On the island in the middle of the river rises Big Thunder Mountain, representing the mine of Thunder Mesa, to board this roller coaster course you just have to walk along the lake to the right at the exit of the fort. The visitor can also stop at the Rustler Roundup Shootin’ Gallery just before the mine entrance to practice rifle shooting. Opposite the entrance to the mine, the atmosphere changes and evokes Mexico with the Fuente del Oro Restaurante, which was used for the opening of the stage park for appearances by Zorro.
The path continues around the mine entrance to the far end of Frontierland where the Disneyland Railroad ‘s Frontierland Depot is located. Along the way the visitor will find a barn housing the Cowboy Cookout Barbecue, then a small path leading to the Pueblo Trading Post and the Frontierland Playground, a playground built in 1996 on the edge of the river next to the old Indian wharf. Canoes, disappeared in 1994.
Further at the foot of the Frontierland Depot station is the Forest Treasures shop (closed since 2017), in front of it is the Frontierland Theater which offers the show The Lion King and the Rhythms of the Earth (The Lion King: Rhythms of the Pride Lands).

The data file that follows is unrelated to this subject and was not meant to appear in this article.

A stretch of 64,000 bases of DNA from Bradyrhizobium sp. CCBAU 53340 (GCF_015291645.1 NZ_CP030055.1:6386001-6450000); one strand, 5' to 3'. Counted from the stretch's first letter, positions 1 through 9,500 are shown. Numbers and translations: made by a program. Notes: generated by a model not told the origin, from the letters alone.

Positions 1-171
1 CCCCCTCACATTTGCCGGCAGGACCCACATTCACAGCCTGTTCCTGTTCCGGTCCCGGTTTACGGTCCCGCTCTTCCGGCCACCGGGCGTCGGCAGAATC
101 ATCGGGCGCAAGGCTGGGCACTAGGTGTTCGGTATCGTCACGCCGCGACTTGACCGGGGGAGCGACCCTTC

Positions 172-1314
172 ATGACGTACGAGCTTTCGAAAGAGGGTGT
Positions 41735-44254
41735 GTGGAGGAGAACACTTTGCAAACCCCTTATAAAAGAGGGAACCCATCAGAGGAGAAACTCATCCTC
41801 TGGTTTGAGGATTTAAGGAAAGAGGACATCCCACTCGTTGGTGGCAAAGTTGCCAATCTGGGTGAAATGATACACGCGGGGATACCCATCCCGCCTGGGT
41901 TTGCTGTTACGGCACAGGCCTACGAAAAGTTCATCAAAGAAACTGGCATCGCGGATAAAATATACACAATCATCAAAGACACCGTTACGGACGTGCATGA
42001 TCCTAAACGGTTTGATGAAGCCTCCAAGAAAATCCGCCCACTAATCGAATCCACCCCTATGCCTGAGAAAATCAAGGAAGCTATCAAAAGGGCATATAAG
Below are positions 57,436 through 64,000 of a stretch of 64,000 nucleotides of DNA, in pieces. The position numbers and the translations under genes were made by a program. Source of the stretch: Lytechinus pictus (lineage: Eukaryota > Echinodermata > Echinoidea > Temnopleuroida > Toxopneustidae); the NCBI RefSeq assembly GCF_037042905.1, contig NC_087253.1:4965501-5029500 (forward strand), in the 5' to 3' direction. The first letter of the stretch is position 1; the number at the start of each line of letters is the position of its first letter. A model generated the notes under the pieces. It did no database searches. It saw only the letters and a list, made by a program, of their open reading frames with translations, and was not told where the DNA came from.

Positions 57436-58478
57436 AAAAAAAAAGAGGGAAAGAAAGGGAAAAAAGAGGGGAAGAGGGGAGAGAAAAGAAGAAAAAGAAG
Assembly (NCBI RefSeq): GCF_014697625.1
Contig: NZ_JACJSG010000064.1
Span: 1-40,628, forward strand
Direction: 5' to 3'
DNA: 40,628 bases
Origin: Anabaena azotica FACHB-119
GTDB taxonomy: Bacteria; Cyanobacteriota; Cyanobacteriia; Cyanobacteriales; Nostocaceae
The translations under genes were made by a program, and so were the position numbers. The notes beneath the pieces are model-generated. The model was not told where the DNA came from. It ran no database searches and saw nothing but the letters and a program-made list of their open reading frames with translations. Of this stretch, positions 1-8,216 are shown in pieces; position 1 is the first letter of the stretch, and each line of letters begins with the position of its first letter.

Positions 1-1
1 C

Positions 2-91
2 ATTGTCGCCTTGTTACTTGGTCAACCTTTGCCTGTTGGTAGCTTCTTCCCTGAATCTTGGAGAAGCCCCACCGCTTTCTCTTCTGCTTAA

Cowboys and cowgirls can enjoy authentic saloon decor and the west’s atmosphere at the Last Chance Cafe, generous Tex-Mex cuisine at the Lucky Nugget, and a view of Big Thunder Mountain at the Silver Spur House. At Fuente del Oro, enjoy this delicious Tex-Mex treat. Head to the Last Chance Cafe for this hearty dish. Feast on signature ribs with barbecue sauce at the Lucky Nugget Saloon. At the Silver Spur Steakhouse, enjoy classic French cream puffs in the image of the famous cowboy Woody.
Legends of the Wild West
Legends of the Wild West is a walkthrough attraction that marks the entrance to Frontierland. The attraction takes place in a Civil War-inspired fort, known as Fort Comstock, located at the entrance of Thunder Mesa (the fictional city portrayed in Frontierland). It opened in 1993, and features wax characters from the American Far-West, and even famous “Legends”.